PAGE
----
Elon Musk’s plans for Twitter remain unclear, perhaps as much to himself as to the general public. But regardless of where he takes the company, the entrepreneur’s acquisition of the platform marks a turning point for the internet, social media, and public discourse. A panel of commentators joined Roundtable to discuss what Musk’s Twitter could look like and how it may shape the future of social networks and speech. In this segment, the panel discusses the importance of free speech to a robust public discourse.
While some have reacted to the increasing polarization of mainstream social networks by advocating for increasingly niche platforms, Joy Villa argues that
"I hate it when people are like, why don't conservatives start their own? That's not the point. I don't wanna be in an echo chamber," she says. "I want to talk to people who disagree with me."
Roy Gutterman agrees that more speech is better, but that maintaining the quality of discourse is key.
"I'm a strong advocate for more speech in any venue, whether it's letters to the editor in the old days or social media. More speech is always good," he says. "There's no lack of additional speech on social media, but hopefully we'll have a little more reasonable standards."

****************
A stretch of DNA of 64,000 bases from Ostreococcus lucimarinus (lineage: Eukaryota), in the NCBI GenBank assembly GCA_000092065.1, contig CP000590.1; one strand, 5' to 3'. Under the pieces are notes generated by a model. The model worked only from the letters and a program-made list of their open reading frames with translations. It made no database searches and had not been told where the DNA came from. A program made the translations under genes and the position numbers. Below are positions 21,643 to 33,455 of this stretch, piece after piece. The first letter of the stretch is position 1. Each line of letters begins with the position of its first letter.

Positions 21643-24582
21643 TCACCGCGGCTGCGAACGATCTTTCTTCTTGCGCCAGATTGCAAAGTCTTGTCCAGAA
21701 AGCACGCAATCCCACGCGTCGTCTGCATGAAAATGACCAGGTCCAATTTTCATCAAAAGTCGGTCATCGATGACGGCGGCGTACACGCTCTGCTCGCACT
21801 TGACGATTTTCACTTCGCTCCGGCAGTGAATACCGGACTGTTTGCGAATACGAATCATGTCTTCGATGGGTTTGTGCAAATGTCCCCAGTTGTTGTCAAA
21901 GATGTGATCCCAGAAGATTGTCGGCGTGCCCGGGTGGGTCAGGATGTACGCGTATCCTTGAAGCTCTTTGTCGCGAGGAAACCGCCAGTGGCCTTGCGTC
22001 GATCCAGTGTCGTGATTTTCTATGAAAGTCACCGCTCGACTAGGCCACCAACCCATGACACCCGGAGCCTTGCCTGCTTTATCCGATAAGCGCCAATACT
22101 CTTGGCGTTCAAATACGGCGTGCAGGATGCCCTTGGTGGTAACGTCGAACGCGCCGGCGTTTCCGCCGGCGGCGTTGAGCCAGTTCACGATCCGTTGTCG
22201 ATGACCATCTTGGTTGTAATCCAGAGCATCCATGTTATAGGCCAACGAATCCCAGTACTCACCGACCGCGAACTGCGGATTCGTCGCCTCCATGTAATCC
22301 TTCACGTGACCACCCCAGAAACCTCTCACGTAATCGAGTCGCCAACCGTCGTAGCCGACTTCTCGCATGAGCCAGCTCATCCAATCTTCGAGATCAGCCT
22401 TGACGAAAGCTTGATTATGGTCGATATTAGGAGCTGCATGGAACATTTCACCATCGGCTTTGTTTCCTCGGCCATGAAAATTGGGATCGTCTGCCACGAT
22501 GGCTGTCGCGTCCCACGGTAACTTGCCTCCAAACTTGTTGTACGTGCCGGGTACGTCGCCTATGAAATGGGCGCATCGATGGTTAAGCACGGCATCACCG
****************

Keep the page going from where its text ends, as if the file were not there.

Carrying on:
Jason Gainous disputes the idea that more speech is necessarily better, but he agrees that platforms should prioritize healthy dialogue.
Recommended for You
"What I would like to see is use the algorithm to actually promote positivity," he says. "So instead of putting people in echo chambers, it exposes people to opinions that are not theirs, but only those that are presented a certain way."
"I would love my opinions to be changed when I hear a good argument," Villa adds. "It doesn't even have to be an argumentative, but a strong passion, a belief, a reason behind something."
Watch the full discussion below:
Roy Gutterman, Director, Tully Center for Free Speech
Jason Gainous, Associate Dean of Undergraduate Studies, Duke Kunshan University
Joy Villa, Actress, Singer and Songwriter